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Downtown Dubuque, Iowa. (Photo: Dirk/Flickr)

Move to Dubuque, Not San Francisco

• January 14, 2014 • 3:31 PM

Downtown Dubuque, Iowa. (Photo: Dirk/Flickr)

In Silicon Valley, the cost for talent is too high—and climbing. Will smart technology companies start moving to smaller markets? Behold the brave new economic geography.

The Innovation Economy is dying. And by that I mean the economy centered in Silicon Valley is converging. And by that I mean the cost for talent is too damn high. Looking under rocks in Dubuque, Iowa:

Dubuque was a city on a downward spiral. With the collapse of the farm economy in the 1980s, the city watched as the Dubuque Packing Co. closed up shop, and then as John Deere—still the city’s largest single employer—sliced its workforce by about three-quarters from its peak. Everyone in town, it seemed, either lost his job or had a relative who had. All told, Dubuque lost 10 percent of its population.

Then IBM moved into an empty Depression-era department store. The shoppers who had once filled its nine stories had long since taken their business elsewhere. The morbid joke locals tell about downtown was that it was so dead, you could shoot a cannon down Main Street and not risk hitting anybody. …

… When the IBM project surfaced, Dubuque was able to convince the company that its culture of working together to identify and rectify problems wasn’t just happy talk, but something the company could rely on. When IBM expressed concern about the local talent pool, Greater Dubuque downloaded and printed off 600 relevant resumes aspirants had put in its job-search database. During an early conference call, the city gathered nearly two dozen individuals from both its own agencies and the private sector to answer any questions the company might have. One of its competitors in the South, by contrast, had the mayor handle the call by himself on a cellphone with spotty service.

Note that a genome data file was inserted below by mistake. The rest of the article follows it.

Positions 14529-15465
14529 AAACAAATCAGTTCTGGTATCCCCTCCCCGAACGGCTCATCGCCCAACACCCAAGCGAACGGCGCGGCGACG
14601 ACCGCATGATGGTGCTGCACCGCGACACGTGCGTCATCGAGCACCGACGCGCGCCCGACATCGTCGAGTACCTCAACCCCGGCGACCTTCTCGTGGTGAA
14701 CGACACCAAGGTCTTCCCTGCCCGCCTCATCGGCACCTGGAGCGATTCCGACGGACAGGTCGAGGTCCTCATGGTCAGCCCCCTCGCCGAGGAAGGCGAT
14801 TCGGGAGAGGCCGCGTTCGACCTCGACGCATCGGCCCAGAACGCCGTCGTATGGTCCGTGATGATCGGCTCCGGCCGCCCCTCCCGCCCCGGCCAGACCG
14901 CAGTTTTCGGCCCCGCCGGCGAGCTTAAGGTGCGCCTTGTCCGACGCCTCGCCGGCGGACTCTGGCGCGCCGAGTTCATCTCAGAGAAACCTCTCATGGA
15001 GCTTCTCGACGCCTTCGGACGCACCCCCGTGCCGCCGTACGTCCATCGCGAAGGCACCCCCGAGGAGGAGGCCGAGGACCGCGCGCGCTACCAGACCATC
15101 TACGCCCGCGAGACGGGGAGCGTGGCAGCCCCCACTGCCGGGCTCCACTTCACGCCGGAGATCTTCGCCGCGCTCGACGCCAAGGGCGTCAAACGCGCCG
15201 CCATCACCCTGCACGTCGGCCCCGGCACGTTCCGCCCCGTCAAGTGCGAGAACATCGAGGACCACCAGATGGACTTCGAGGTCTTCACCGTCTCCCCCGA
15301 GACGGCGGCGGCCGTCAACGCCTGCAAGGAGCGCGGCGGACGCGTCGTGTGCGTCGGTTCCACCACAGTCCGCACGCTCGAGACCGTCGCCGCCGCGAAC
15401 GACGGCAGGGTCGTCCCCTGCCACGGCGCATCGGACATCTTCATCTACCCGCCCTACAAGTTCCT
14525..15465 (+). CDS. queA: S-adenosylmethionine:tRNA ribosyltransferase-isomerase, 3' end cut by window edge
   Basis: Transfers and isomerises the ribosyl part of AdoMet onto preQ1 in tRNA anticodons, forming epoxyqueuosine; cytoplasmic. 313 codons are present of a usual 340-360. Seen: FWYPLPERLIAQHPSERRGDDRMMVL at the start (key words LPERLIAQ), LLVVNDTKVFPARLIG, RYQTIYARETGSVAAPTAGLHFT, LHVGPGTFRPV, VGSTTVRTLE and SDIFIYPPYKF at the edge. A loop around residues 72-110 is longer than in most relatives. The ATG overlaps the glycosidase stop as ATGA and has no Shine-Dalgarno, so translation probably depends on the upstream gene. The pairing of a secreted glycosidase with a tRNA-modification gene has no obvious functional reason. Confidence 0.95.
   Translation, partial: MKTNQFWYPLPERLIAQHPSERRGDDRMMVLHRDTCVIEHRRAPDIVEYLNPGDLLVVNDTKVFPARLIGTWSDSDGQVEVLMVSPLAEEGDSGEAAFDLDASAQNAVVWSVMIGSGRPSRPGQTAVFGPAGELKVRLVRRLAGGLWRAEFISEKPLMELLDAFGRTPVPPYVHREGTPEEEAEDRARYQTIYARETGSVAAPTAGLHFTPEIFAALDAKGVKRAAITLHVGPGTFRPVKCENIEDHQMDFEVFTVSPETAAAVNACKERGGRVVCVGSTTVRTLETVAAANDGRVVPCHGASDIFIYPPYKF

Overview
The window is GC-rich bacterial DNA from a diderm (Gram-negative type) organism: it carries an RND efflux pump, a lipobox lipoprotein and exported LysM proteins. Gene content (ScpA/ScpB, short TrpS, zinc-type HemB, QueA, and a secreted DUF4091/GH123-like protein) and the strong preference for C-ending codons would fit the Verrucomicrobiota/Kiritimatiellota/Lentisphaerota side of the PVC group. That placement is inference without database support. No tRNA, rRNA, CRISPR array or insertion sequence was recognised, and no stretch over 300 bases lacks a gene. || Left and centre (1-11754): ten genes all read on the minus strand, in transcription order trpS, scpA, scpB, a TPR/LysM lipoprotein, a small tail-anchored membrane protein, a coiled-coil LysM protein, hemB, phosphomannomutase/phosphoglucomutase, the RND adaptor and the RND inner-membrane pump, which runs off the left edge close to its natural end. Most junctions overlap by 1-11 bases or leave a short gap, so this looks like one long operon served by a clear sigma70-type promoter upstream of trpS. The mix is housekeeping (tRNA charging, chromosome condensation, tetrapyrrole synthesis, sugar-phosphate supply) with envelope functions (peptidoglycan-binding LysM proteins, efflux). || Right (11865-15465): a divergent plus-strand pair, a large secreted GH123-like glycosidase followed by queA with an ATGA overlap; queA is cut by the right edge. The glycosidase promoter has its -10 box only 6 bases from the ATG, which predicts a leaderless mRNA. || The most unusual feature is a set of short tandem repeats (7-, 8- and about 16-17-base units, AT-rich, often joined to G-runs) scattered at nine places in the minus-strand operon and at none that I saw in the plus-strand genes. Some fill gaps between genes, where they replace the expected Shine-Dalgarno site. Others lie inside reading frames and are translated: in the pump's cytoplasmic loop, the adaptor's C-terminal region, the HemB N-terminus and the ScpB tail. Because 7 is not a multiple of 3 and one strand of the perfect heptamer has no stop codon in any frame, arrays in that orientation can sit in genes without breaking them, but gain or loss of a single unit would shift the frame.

Emphasis added. Thanks to its manufacturing past, Dubuque has a talented workforce that is relatively cheap. That’s true for a lot of legacy cities from Springfield, Massachusetts, to Muncie, Indiana. The industrial wealth meant well-educated children who had the wherewithal to get far, far away did exactly that.

Dubuque’s reversal of fortune isn’t news to me. In 2009, the IBM-to-Dubuque deal was a sensation in the ephemeral way that social media has redefined stories years in the making into a lucrative weekend trip to Las Vegas. Dubuque wasn’t an instant success, but an indicator of a larger trend:

Dubuque, Iowa (population 57,000) is wooing and close to landing a 1,300 person IBM IT facility. They are offering $52 million in incentives but that is not interesting part. Look at how they approach the issue of workforce availability. …

… The truth of the matter is that most of the big ICT players in North America from Microsoft to Google to IBM (don’t forget RIM) have been putting large facilities in relatively small markets in recent years. This goes a bit counter to traditional cluster theory but the logic is actually quite simple. These large firms do in effect ‘raid’ top talent from other smaller ICT companies in these communities.

How did Dubuque approach workforce availability? It wasn’t the surplus of prospective applicants referenced in the first story cited above. Unfortunately, the Internet ate the newspaper article that explains. Luckily, I archived it:

The proposed International Business Machines Corp. project is so large and the company so well-known that IBM plan proponents believe information technology workers and students in a 100-mile radius around Dubuque are well within reach.

In addition to the local colleges, the University of Wisconsin-Madison, the University of Iowa and the University of Northern Iowa fall into that region.

With the ongoing recession pushing national unemployment rates ever higher, Greater Dubuque officials believe that the IBM jobs could draw workers from as far as Des Moines, Omaha, Neb., the Twin Cities, Milwaukee and Chicago.

Iowa Workforce Development data found that there are 22,000 potential information technology workers in that 100-mile radius around Dubuque, a figure that didn’t surprise City Manager Mike Van Milligen.

Behold the brave new economic geography. The game in San Francisco is an upward spiraling ping-pong match between higher priced real estate and talent. The safety valve is Dubuque. The talent cache for Dubuque is just as good, if not better, than the one attracted to Greater Silicon Valley. It’s also much cheaper. Smart companies such as IBM are cashing in on the geographic arbitrage. You should, too.

Jim Russell
Jim Russell is a geographer studying the relationship between migration and economic development.

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